Archive for December, 2011

Lukin’s Law

“A high percentage of people who wear their religion on their sleeve tend not to follow their religion’s teachings in everyday life.”

(I know, I know – I am very humble.) That happens all the time, all around us: people who are loud and vocal about their religion and who randomly bring up their faith in conversation often turn out to be hypocrites. Granted, there are those who are vocal about their religion and walk the walk – kudos to them, as long as they don’t oppress others in the name of their faith. The people I’m talking about range from petty, backstabbing coworkers who praise Jesus whenever they can and wear giant crucifixes, to famous politicians who play the faith card and claim to be holier than thou, all the while cheating on their wife (or husband!), embezzling funds, and doing all sorts of other decidedly un-Christian things.

It’s quite ironic that our society is far more willing to accept hypocritical loudmouth religious people (not just Christians, mind you – every religion has them), while bashing atheists who lead perfectly moral, law-abiding lives and whose only sin is their refusal to believe in God. Why does it have to be this way? Why is vocal hypocrisy accepted when quiet dissent is demonized? Is it merely because of the religion-based “us versus them” association and unwillingness to punish somebody from your own camp? Is it because this kind of hypocrisy is so ancient and ubiquitous that at this point it’s almost a way of life?

I don’t know, and I doubt anybody can come up with a definitive answer… What I do know is that earlier tonight a highly religious but otherwise average buddy of mine revealed his true colors and, well, let’s just say it wasn’t pretty. I didn’t bother pointing out that what he did was just about as un-Christian as it gets. I doubt he would have understood, and if he had, he probably would have just ignored it and moved on…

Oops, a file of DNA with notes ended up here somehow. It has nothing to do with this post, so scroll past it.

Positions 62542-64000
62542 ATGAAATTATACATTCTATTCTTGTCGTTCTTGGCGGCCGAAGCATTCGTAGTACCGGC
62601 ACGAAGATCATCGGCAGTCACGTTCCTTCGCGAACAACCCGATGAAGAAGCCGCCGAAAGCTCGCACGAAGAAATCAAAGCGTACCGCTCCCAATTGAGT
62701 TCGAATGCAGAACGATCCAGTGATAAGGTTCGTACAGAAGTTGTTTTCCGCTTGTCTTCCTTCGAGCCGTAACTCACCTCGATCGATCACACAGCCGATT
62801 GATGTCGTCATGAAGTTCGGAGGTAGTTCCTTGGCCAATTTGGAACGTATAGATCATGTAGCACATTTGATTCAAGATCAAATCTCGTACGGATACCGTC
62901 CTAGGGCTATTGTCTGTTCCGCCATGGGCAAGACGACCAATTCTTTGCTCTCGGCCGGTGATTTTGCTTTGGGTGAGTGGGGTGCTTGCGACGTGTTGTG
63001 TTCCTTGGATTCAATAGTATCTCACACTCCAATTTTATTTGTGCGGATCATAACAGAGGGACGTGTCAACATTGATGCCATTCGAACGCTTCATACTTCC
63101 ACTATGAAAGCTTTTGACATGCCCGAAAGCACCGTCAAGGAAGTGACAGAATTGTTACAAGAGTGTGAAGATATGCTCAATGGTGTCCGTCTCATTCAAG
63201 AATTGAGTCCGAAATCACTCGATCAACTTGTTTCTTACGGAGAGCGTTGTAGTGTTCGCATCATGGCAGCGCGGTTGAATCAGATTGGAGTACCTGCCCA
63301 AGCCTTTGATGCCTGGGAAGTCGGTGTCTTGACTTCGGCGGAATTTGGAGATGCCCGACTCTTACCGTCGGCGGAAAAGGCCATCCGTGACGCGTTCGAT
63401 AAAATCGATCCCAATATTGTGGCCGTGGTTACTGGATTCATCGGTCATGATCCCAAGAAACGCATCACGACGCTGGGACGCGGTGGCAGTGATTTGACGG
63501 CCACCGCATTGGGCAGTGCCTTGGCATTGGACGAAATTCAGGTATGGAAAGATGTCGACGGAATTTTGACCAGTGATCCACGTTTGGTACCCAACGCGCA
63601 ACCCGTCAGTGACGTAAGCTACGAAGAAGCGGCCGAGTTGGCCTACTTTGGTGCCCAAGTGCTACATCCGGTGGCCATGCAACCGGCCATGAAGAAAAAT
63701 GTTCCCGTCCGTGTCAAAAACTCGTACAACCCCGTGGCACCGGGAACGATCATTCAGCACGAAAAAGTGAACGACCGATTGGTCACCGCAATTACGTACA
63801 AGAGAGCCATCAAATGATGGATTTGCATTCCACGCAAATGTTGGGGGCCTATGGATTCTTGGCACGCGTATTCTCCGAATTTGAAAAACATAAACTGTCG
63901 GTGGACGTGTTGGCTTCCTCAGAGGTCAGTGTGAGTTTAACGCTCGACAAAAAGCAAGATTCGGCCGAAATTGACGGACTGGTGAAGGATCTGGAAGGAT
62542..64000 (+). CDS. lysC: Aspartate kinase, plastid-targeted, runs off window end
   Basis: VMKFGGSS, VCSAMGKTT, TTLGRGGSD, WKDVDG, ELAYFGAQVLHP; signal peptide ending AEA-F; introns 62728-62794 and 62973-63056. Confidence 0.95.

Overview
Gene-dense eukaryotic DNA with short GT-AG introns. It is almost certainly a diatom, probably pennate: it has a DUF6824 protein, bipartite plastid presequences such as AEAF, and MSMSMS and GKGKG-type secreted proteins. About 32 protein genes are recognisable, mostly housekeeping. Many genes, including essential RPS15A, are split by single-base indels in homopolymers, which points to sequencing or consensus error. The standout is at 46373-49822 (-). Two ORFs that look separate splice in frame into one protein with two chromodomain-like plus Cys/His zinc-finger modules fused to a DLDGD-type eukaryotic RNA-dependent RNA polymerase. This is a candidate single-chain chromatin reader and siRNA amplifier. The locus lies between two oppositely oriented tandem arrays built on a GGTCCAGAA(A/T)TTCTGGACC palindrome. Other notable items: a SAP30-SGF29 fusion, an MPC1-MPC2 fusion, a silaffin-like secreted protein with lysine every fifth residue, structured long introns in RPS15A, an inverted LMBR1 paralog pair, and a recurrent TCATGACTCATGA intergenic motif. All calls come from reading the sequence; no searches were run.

I’m in New York Times!

I did not see this coming… A few weeks ago, I was contacted by a New York Times reporter who was writing an article on college students and frugality. She was on a tight deadline and I wasn’t even sure my advice was good enough to make it into the article. And then, a few days later, I found my name (and my book!) mentioned in the Sunday edition of the New York Times. Here’s the link, on the off chance you’re curious enough to read it:

On the face of it, it’s not such a big deal – just a short paragraph on page 14 of the giant Sunday edition. The symbolic value of getting mentioned in the NYT, however, is immense. First of all, I now have a new great pickup line – “Have you ever met a NYT-featured bestselling author? Would you like to?” (which would probably work better than “Excuse me, does this smell like chloroform?”). Then there’s the fact that I went from a fresh-off-the-boat immigrant who sounded just like Borat to an NYT-recognized author in only eight years. If that’s not uncanny, I don’t know what is. And then there’s the potential for future projects with people who learned about me from the article… As one of my friends likes to say, “Things are happening.” It’s about time.